Paul Morgan, a keen collector of historic aircraft, was killed in 2001 when his Hawker Sea Fury overturned on landing. Following the buyout, however, his fellow co-founders bought the non-F1 parts of the business back from Mercedes, along with the Ilmor name. The two companies now face each other – literally – over the road, but they’re completely independent. They even compete against each other on the track, albeit indirectly with Ilmor carrying out behind the scenes work for a well-known F1 team.

Throw in a liberal sprinkling of NASCAR, World Rally Championship and GT racing projects and you have one of the most versatile – and active – motorsport powertrain companies in the world. Even so, it pays to diversify. “Motorsport is good when it’s good, but it can be quite seasonal,” explains Ian Whiteside, chief engineer for Ilmor’s Advanced Projects group. “We need cutting edge facilities with plenty of capacity to support our racing programmes, but we also need to ensure there’s enough work to keep them busy during the off-season. We try and fill that with racing parts for external companies, along with prototype work for other industries like automotive OEM, aerospace, defence and marine.”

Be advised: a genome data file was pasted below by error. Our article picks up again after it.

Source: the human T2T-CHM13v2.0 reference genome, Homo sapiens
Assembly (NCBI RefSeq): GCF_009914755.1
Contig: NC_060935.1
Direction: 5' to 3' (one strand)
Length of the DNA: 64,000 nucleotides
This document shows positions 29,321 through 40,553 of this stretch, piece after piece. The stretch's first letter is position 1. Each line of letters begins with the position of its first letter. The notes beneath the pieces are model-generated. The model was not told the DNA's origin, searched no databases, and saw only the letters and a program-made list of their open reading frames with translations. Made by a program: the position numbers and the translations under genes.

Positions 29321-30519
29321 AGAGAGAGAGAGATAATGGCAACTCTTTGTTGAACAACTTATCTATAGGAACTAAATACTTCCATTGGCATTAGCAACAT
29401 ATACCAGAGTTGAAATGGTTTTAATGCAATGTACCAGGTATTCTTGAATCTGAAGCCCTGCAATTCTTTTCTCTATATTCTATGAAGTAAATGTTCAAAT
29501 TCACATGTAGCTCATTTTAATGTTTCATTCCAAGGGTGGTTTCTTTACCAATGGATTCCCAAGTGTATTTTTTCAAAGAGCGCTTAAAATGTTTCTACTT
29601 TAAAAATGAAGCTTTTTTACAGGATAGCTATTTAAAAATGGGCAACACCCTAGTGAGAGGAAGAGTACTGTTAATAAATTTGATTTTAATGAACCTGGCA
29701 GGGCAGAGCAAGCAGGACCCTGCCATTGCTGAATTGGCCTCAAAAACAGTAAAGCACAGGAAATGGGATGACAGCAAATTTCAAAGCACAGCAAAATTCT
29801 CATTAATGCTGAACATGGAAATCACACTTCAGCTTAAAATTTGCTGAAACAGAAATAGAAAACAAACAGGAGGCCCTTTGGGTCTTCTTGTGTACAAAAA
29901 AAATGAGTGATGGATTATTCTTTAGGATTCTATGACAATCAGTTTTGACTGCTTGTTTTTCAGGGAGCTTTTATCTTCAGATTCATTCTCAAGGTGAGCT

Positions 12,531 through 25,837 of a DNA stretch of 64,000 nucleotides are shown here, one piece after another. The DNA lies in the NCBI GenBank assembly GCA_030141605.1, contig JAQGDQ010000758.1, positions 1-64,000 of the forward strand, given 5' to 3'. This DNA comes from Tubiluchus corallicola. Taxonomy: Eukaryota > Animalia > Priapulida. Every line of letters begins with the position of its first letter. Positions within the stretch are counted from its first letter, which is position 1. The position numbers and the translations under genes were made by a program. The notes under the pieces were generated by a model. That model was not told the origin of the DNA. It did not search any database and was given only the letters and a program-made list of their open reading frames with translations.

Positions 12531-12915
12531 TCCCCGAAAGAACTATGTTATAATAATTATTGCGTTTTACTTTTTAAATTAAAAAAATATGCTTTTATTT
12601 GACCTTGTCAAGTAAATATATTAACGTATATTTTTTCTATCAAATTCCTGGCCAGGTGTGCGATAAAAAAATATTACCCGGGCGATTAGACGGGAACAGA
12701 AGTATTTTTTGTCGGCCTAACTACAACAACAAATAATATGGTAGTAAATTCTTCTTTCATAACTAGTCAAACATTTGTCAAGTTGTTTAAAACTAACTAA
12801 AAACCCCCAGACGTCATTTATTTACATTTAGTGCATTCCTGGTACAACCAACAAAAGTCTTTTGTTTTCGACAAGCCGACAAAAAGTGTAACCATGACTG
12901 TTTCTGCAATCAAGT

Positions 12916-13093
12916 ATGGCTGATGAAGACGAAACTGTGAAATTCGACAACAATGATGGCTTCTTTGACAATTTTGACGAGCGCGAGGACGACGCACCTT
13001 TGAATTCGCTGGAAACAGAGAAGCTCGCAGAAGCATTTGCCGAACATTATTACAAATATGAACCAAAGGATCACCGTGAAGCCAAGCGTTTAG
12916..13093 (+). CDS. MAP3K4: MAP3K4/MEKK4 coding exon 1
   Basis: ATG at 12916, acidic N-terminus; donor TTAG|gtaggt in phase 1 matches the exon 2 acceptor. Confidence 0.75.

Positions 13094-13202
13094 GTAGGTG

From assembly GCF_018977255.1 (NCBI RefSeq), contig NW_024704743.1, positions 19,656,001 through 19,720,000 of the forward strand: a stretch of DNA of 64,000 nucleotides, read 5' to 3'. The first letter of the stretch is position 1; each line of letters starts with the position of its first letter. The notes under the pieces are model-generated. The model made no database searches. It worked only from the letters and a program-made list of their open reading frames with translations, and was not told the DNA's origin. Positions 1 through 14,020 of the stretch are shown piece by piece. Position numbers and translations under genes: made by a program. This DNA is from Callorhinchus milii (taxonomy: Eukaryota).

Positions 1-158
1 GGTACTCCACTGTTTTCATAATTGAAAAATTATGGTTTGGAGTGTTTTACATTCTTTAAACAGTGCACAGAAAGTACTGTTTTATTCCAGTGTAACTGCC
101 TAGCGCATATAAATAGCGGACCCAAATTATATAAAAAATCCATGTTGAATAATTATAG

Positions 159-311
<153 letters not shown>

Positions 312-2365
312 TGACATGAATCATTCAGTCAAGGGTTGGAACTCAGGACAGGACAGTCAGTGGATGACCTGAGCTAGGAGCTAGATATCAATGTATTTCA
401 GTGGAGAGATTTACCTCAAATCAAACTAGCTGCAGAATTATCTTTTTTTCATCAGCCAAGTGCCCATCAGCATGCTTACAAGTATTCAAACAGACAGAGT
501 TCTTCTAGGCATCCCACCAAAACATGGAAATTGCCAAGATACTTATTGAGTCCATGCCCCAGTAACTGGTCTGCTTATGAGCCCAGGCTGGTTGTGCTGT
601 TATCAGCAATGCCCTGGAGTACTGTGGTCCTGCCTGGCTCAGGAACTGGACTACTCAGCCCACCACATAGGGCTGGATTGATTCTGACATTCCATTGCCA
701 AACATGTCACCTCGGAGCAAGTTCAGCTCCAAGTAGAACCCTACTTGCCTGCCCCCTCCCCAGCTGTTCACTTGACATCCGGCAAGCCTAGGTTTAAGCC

These facilities include a state of the art machine shop, a comprehensive metrology suite and just about every conceivable powertrain testing rig. The building is home to no less than seven different engine dynamometers, including a 20,000 rpm F1 dyno designed and built in-house. Elsewhere, there are more than half a dozen smaller rigs that cater to sub-assemblies and specific components, ranging from valvetrain parts to fuel injectors. Embracing the digital domain Ilmor is a company that places huge emphasis on empirical testing, but the past few years have also seen a dramatic increase in the amount of simulation work carried out. In particular, the company has invested significantly in its CFD capabilities, with the addition of a new 32-core computing cluster and a dedicated in-cylinder combustion modelling package. “Historically we’ve relied heavily on physical testing, usually starting off with a handful of port designs on the flow bench,” Whiteside explains. “In recent years we’ve used rapid prototyping to speed things up, but essentially we’d still pick a handful of RP parts that looked promising on the rig and then manufacture them in metal to test them on the dyno. There’s only a finite number of parts that you can try with this approach and it does get quite expensive.” Aside from the cost constraints, there’s also a fundamental limitation on how much information you can glean from physical testing, he says: “Charge motion is vital to understanding combustion. We do have the facility to measure turbulence on our flow rig and we have an injector rig where we can look at spray patterns with a high speed camera, but these static tests are never truly representative of the real engine. Likewise, while you can measure the results on the dyno that doesn’t necessarily help you to understand the physics that’s produced the effect. In simulation, however, you can look at the root cause.”